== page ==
Unicorn Falls is approximately 15 kilometres south-east of the village of Uki on South Chowan Road within Mount Jerusalem National Park. The Unicorn Falls master plan is part of the Tweed Byron Hinterland Trails project, which aims to increase nature-based tourism, boost regional visitor economies and improve community wellbeing.
Final master plan for Unicorn Falls
Following the public exhibition of the Unicorn Falls Draft Master Plan and public feedback on the revised master plan.
The Unicorn Falls draft master plan originally included proposals to:
- develop a day use area at Unicorn Falls on Chowan Creek, South Chowan Road, in Mount Jerusalem National Park
- develop a camping area next to Manns Road, near Unicorn Falls, in Mount Jerusalem National Park.
The proposals have been revised twice in response to community feedback. See the final master plan for more detail.
The proposed multi-day Tweed Byron Hinterland Walk commences in Mount Jerusalem National Park and finishes 45 kilometres to the south at Minyon Falls in Nightcap National Park.
The Manns Road trail head acts as the northern drop-off and orientation point for walkers. It also provides parking for visitors to enjoy the short walk to Unicorn Falls and its surrounding rainforest. No facilities are currently provided at the site.
The works at Unicorn Falls will allow safe access to the base of the falls and enable visitors to enjoy the beauty of the falls and its rainforest environment. There are currently no formal paths, and visitors often walk across the top of the falls to get to the pool below, presenting a significant safety hazard. Similarly, the steep descent to the pool is eroded and also hazardous. These works will also rehabilitate a degraded area above the falls.
The public exhibition of the Unicorn Falls draft master plan closed in mid-July 2020. This provided an important opportunity for people to review and comment on the draft proposals.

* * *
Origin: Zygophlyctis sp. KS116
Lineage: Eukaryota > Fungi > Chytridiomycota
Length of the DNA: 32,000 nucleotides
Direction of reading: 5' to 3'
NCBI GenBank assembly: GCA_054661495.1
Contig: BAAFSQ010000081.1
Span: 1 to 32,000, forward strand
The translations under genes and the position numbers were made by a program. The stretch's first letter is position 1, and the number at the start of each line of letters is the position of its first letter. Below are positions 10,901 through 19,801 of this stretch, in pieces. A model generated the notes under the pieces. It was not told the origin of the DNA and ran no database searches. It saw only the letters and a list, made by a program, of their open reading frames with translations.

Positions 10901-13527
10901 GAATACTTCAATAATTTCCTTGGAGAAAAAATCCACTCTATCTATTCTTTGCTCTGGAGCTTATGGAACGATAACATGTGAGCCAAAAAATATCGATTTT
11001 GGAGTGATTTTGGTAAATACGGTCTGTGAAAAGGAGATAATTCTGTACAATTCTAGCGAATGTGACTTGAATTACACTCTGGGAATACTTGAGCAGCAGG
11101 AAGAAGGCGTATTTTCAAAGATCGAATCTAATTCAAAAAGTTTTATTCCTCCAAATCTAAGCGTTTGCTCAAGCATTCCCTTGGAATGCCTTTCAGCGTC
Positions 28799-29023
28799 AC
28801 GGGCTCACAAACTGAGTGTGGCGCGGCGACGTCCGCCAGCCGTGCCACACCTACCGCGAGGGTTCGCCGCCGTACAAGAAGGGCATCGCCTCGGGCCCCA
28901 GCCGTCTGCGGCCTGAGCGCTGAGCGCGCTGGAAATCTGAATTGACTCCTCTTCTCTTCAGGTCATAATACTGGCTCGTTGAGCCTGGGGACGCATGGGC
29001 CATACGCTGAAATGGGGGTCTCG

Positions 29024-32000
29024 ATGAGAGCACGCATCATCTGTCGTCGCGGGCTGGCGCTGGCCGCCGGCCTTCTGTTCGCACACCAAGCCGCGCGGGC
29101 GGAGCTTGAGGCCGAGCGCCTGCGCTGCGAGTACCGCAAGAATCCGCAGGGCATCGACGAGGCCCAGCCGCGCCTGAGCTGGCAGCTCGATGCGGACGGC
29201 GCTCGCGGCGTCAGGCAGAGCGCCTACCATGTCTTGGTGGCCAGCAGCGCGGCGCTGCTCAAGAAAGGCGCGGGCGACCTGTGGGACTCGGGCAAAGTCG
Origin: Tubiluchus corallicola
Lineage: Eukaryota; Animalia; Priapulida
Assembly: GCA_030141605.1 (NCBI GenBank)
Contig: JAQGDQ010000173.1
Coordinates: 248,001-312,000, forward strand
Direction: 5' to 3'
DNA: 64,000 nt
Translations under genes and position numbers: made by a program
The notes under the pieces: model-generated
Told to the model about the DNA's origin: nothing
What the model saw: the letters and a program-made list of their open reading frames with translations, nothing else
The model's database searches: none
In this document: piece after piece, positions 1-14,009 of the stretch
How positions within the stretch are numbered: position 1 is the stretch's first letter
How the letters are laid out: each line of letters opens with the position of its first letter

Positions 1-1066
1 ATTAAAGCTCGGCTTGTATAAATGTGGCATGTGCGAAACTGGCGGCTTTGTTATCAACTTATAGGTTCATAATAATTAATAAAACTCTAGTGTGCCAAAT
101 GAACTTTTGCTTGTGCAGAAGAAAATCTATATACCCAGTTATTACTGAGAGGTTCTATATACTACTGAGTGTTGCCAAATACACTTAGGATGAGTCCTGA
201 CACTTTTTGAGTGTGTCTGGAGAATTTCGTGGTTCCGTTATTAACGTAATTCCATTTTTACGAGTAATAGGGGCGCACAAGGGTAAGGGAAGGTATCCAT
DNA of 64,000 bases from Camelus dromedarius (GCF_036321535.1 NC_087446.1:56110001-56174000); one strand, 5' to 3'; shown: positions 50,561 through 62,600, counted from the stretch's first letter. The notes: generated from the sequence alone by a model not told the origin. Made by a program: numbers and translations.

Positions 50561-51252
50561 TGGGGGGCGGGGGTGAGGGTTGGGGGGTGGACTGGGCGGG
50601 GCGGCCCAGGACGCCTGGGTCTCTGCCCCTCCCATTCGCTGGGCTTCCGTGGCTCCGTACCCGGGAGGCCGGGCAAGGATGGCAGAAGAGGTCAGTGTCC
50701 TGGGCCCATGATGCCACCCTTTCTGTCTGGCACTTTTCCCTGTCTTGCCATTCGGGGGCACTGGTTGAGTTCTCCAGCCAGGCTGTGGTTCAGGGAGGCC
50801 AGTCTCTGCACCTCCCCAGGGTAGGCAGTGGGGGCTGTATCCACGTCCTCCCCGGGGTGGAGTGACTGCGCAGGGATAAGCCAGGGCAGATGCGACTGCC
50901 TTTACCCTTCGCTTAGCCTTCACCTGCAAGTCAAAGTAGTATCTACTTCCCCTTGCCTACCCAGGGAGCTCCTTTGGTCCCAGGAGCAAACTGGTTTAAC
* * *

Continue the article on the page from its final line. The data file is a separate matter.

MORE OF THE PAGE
We received 51 submissions from various stakeholders, including individuals, residents, business operators, other government agencies, non-government organisations, Aboriginal organisations, park users and environmental groups.
Over 160 separate issues were raised in these submissions. See Unicorn Falls Draft Master Plan Submissions Summary for detail.
The revised master plan, with the proposed changes made in response to these submissions, was shared for further public comment in July 2021. Additional changes to the final master plan have now been made, considering the feedback provided in the 67 online survey responses from the community.
What is proposed in the final master plan?
We have again taken community views into account and considered where changes could be made to propose a final master plan that improves outcomes for the park's natural and cultural heritage values and for visitors.
- The site at Manns Road, formerly proposed as a campground, will be the main car park and the trail head for the multi-day walk. The Manns Road site will also provide car parking for day visitors enjoying the new walking track to Unicorn Falls.